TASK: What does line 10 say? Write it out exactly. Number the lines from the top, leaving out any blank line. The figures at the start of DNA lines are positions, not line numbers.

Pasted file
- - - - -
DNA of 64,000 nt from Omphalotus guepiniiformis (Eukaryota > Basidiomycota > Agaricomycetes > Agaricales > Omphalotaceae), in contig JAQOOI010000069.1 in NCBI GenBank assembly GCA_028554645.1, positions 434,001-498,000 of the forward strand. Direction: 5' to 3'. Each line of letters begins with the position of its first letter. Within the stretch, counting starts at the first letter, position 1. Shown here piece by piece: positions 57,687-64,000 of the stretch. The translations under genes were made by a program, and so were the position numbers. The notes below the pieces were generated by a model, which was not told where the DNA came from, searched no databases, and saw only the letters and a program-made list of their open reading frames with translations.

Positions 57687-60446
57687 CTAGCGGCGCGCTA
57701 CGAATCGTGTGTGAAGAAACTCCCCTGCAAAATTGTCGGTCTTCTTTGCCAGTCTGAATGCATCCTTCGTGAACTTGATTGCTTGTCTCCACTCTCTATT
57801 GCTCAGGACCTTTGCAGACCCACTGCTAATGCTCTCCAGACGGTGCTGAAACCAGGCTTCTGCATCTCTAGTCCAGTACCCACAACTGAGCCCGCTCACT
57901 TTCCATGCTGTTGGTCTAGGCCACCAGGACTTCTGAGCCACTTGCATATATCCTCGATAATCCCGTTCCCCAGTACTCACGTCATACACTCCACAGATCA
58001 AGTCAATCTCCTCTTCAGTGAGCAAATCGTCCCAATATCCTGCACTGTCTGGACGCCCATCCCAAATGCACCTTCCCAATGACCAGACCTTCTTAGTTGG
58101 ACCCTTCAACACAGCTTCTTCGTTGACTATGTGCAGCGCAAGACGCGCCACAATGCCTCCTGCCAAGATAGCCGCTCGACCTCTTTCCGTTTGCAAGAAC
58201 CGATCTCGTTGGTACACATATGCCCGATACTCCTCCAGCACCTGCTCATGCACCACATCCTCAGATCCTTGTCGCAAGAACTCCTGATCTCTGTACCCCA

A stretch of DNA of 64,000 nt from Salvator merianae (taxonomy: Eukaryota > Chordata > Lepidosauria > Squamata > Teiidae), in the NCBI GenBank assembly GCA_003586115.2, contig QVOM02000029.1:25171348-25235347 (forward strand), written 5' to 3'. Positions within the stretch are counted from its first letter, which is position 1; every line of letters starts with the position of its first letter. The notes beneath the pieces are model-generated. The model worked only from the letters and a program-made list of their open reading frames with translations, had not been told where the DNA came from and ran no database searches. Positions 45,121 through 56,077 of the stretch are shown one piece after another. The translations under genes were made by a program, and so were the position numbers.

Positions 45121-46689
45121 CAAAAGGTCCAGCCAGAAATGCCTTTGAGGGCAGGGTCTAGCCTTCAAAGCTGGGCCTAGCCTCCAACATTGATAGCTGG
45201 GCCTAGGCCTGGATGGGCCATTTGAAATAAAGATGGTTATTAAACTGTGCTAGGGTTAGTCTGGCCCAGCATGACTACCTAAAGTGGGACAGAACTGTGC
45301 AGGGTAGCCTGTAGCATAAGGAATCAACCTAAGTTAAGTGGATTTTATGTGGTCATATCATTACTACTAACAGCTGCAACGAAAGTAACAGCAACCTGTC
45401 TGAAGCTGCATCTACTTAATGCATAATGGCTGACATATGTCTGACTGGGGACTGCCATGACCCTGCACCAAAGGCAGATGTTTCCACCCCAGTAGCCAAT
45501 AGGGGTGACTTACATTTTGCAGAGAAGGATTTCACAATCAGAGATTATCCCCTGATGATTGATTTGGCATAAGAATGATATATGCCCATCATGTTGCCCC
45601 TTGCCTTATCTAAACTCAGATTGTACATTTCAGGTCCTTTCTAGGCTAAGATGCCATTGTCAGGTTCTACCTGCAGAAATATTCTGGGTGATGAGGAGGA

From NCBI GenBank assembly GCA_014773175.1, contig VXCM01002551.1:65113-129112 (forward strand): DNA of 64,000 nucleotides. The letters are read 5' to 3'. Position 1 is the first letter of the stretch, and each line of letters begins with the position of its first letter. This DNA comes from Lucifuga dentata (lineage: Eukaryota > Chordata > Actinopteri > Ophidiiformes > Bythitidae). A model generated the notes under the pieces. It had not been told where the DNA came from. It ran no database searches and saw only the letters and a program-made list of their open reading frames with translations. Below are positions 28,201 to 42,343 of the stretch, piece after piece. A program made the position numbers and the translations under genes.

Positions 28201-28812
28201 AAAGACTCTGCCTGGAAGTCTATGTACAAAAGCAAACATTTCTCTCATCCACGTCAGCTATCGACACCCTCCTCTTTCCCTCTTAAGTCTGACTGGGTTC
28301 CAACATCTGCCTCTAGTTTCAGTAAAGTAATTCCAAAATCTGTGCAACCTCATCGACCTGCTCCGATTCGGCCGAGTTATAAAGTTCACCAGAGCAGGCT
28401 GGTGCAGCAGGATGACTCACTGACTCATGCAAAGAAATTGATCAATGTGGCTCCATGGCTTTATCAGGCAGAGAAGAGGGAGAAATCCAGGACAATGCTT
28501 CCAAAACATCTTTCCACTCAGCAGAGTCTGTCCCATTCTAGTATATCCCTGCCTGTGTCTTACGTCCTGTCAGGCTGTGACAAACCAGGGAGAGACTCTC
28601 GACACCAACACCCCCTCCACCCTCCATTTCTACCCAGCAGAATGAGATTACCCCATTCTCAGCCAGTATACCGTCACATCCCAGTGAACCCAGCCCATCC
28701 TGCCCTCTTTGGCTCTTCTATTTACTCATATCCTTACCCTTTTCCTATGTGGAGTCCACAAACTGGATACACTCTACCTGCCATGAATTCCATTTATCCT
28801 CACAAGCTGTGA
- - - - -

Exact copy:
A stretch of DNA of 64,000 nt from Salvator merianae (taxonomy: Eukaryota > Chordata > Lepidosauria > Squamata > Teiidae), in the NCBI GenBank assembly GCA_003586115.2, contig QVOM02000029.1:25171348-25235347 (forward strand), written 5' to 3'. Positions within the stretch are counted from its first letter, which is position 1; every line of letters starts with the position of its first letter. The notes beneath the pieces are model-generated. The model worked only from the letters and a program-made list of their open reading frames with translations, had not been told where the DNA came from and ran no database searches. Positions 45,121 through 56,077 of the stretch are shown one piece after another. The translations under genes were made by a program, and so were the position numbers.